“The first and most fundamental principles of wargaming rules: They are loose, wooly affairs which never detail exactly what you want to know in any given situation. “Why” I hear you chorus, “Isn’t that your job you charlatan?” (you may want to use stronger terminology here). It’s because wargaming isn’t played on a gridded-out playing area with a set number of strictly defined pieces. Wargaming is about colour, movement and breathing life into the armies you lovingly amass and then drive headlong into your opponent. The number of variables in a normal miniatures game is simply staggering if you consider the diversity of terrain, armies, playing area, dice rolls, points values and all the rest of it.”When it comes to Games Workshop games, there's been an overwhelming amount of changes in the last few years. Codices are coming faster and faster, we're seeing new armies, there are a million supplements, the line between Forge World and Games Workshop units is basically non-existent – it's all coming so fast that the whole thing can seem a bit sloppy.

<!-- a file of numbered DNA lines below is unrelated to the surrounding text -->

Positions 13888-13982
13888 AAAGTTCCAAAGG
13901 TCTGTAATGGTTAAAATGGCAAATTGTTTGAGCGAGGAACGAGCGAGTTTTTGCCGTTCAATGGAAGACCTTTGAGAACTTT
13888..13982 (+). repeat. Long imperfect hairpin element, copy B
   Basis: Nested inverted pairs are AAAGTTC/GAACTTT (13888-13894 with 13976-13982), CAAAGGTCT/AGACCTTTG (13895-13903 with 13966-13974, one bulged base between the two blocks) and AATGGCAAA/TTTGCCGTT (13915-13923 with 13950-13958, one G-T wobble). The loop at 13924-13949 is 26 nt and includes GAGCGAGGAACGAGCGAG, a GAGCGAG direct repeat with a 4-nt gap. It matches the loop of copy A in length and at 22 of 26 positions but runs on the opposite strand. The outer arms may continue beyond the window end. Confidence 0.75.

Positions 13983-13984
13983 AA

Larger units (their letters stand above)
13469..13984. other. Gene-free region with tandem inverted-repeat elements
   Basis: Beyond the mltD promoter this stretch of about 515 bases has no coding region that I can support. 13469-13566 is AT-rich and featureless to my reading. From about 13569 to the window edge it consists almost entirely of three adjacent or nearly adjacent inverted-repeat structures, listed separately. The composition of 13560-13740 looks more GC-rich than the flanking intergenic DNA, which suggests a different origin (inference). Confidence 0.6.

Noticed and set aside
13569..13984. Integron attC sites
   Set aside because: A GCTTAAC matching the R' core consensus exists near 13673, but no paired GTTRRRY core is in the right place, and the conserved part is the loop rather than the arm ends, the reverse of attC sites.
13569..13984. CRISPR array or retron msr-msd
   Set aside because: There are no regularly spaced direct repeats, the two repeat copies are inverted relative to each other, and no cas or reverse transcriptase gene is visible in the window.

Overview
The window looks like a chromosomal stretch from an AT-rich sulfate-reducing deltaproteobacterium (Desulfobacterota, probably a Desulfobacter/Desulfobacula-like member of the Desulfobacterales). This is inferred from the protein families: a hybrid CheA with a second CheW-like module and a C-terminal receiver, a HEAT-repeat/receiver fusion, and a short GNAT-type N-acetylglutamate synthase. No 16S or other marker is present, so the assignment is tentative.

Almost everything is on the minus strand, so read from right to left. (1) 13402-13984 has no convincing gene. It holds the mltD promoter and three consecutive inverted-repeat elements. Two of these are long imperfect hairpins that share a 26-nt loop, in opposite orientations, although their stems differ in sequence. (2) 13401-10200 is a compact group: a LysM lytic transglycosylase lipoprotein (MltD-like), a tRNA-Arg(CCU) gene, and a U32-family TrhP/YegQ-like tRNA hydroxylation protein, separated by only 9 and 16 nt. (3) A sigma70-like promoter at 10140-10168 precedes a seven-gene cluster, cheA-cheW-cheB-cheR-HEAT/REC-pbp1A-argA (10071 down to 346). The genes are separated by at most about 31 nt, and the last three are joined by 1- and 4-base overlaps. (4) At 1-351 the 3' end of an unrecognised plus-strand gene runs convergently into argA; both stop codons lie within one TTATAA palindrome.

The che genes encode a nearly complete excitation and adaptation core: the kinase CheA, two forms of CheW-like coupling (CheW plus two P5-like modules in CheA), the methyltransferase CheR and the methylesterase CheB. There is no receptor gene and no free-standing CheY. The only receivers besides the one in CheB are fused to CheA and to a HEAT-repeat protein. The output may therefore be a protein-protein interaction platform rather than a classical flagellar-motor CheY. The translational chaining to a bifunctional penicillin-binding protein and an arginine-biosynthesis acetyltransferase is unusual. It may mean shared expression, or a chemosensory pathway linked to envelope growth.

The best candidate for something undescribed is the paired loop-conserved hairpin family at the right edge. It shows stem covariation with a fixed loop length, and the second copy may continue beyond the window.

Over the last three or four years, my games of 40k have been almost exclusively "competitive," through local tournaments and large national conventions, and when I'm not playing the game I'm reading blogs. The consensus seems to be that there are some serious balance issues facing the game. I agree that's true, and I think the game has probably grown a little too fast and should spend the next year or so consolidating and clarifying. I certainly understand the frustration of having to accept that some armies are just not as good as others, and I understand why many people are now choosing to spend their time and cash on the many high-quality alternatives. So while I sympathize with the GW fatigue brought on by the system's current instability, I'm not too worried about it.
That's because the things that draw me to the game are more abundant now than they have been since second edition. Colo(u)r, movement, and breathing life. That's what I'm here for.